Exobiology Branch (Code SSX)

The CheMin Instrument on the Mars Science Laboratory
The CheMin Instrument on the Mars Science Laboratory

Mission Statement

The branch conducts interdisciplinary basic research in exobiology to understand pre-biotic chemistry, and the origin, evolution, distribution, and future of life in the Universe. We provide an interface between the external academic community and NASA programs. Our work also informs the selection, design and development of NASA life detection missions; the design and fabrication of spaceflight instruments to evaluate habitability and detect biosignatures; and the interpretation of astrobiology mission and astronomical data.

Exobiology Branch 2015
Exobiology Branch 2015 – 1st row left to right. David Blake, Orlando Santos, Esther Weber, Mark Ditzler, David Des Marais, Linda Jahnke 2nd row left to right. Arthur Weber, George Cooper 3rd row left to right. Michael Kubo, Rocco Mancinelli, Jackson Lee, Tori Hoehler 4th row left to right. Sanjoy Som, Thomas Murphy, Andro Rios, Mike Wilson 5th row left to right. Fathi Karouia, Craig Everroad, Milena Popović, Samantha Yim, Niki Parenteau 6th row left to right. Joshua Reynolds, Bennett Kapili, Melissa Thang, Yasaman Mortensen 7th row left to right. Adrian Carabello, Leslie Bebout, Marisa Mayer, Angela Detweiler, Mastewal Abate, Oana Marcu Sandy Dueck, Joseph Solvason – Principal Investigators not pictured. Brad Bebout, Tom Bristow, Andrew Pohorille, David Summers

 

 

The CheMin Instrument

The Exobiology Branch is home to David Blake, the Principal Investigator for the CheMin instrument on the Mars Science Laboratory, scheduled for launch in 2011.

CheMin field testing in Death Valley
CheMin field testing in Death Valley

 

A Miniature Gas Chromatograph-Ion Mobility Spectrometer
A Miniature Gas Chromatograph-Ion Mobility Spectrometer

 

The CheMin instrument utilizes X-ray diffraction and flourescence to provide difinitive minerology of rock samples (both elemental analysis and crystal structure determination).

CheMin
The CheMin instrument being integrated onto the MSL rover. Next stop, Mars!

 

Early Habitable Environments and the Evolution of Complexity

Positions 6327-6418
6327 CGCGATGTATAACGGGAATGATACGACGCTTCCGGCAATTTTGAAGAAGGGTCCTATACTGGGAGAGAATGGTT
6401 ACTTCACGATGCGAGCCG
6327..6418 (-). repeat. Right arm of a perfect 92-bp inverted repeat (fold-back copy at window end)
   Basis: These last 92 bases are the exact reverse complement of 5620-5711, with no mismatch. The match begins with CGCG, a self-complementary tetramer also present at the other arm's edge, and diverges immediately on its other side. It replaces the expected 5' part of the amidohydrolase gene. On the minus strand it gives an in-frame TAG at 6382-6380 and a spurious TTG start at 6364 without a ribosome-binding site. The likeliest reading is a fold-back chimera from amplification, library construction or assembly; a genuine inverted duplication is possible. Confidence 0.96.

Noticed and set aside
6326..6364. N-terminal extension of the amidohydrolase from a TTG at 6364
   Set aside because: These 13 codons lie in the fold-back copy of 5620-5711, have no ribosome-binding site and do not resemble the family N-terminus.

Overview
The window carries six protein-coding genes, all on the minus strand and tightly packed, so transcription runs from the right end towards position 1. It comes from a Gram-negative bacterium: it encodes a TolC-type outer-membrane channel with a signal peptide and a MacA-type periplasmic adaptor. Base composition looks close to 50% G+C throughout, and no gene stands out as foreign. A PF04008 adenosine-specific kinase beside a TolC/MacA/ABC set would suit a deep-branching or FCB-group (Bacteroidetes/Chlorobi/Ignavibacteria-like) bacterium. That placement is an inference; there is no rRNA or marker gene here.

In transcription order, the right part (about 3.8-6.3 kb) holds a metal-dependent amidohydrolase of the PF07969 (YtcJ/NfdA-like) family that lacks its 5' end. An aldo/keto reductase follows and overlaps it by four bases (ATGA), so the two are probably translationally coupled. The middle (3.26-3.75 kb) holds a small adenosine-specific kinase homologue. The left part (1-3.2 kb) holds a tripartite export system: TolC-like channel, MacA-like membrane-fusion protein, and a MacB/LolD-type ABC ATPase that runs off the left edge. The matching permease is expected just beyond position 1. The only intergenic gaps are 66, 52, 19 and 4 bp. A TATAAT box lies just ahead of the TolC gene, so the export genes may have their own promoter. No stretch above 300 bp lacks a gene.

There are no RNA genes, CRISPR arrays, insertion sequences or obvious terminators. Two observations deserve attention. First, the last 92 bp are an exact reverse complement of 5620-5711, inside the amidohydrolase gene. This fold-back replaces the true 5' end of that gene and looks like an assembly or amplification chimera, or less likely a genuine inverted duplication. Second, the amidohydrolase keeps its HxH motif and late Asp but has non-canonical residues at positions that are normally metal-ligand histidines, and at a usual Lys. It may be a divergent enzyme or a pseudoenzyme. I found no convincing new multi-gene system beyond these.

The Exobiology Branch is home to David Des Marais, the Principal Investigator of the NASA Astrobiology Institute (NAI) Ames Team, which focuses on Early Habitable Environments and the Evolution of Complexity.  The overarching goal of this scientific program is to understand the creation and distribution of early habitable environments in emerging planetary systems.  The Ames Team provides a program of integrative, mission-enabled and mission-enabling research on habitability and a thematically related program of education and public outreach focused around informal education in high-impact venues.  Andrew Pohorille, Tori Hoehler, and Sandy Dueck are also members of the Exobiology Branch and hold key roles as Lead Co-Investigators on the team.  To learn more about the NAI Ames Team, visit their website at www.amesteam.arc.nasa.gov.

 

NAI Team
NAI Team

 

Origin of Life Research

For nearly 40 years, the Exobiology Branch at Ames has been the main center for origins of life research at NASA, and a world leader in this scientific area. Currently, the branch has the unique feature of being the only center within the NASA Astrobiology Program that has a sustained, long-term program of theoretical and computational studies on the origins of life. This research program, which contains both molecular and system-level components, is leveraged by the supercomputing facilities at Ames and by Ames’ status as the NASA lead center in information science and technology.

 

Pohorille Article
Pohorille Article

 

The image shown above is the cover art for the latest issue of the Journal of Physical Chemistry, highlighting an article by Andrew Pohorille, a Principal Investigator in the Branch, with co-authors Christopher Jarzynski and Christophe Chipot, titled “Good practices in free-energy calculations”. From the abstract: “As access to computational resources continues to increase, free-energy calculations have emerged as a powerful tool that can play a predictive role in a wide range of research areas. … In this contribution, the current best practices for carrying out free-energy calculations using free energy perturbation and nonequilibrium work methods are discussed demonstrating that, at little to no additional cost, free-energy estimates could be markedly improved and bounded by meaningful error estimates.”

Dr. Pohorille is also the recepient of this year’s H. Julian Allen Award, bestowed by NASA Ames for best research paper. Titled “Calculating free energies using average force”, the paper appeared in the Journal of Chemical Physics (co-author Eric Darve), Volume 115, Number 20, November 2001. According to the Citation Index in the Web of Science the paper has been cited 111 times as of March 2010. From the abstract: “A new, general formula that connects the derivatives of the free energy along the selected, generalized coordinates of the system with the instantaneous force acting on these coordinates is derived. The instantaneous force is defined as the force acting on the coordinate of interest so that when it is subtracted from the equations of motion the acceleration along this coordinate is zero. The formula applies to simulations in which the selected coordinates are either unconstrained or constrained to fixed values.”

The Branch is also home to Dr. Arthur Weber, a SETI Institute researcher, who works together with his wife Esther to study the pre-biotic chemistry of sugars, and how these molecules may have led to the origin of life.

 

Weber Lab - The role of sugars in pre-biotic chemistry.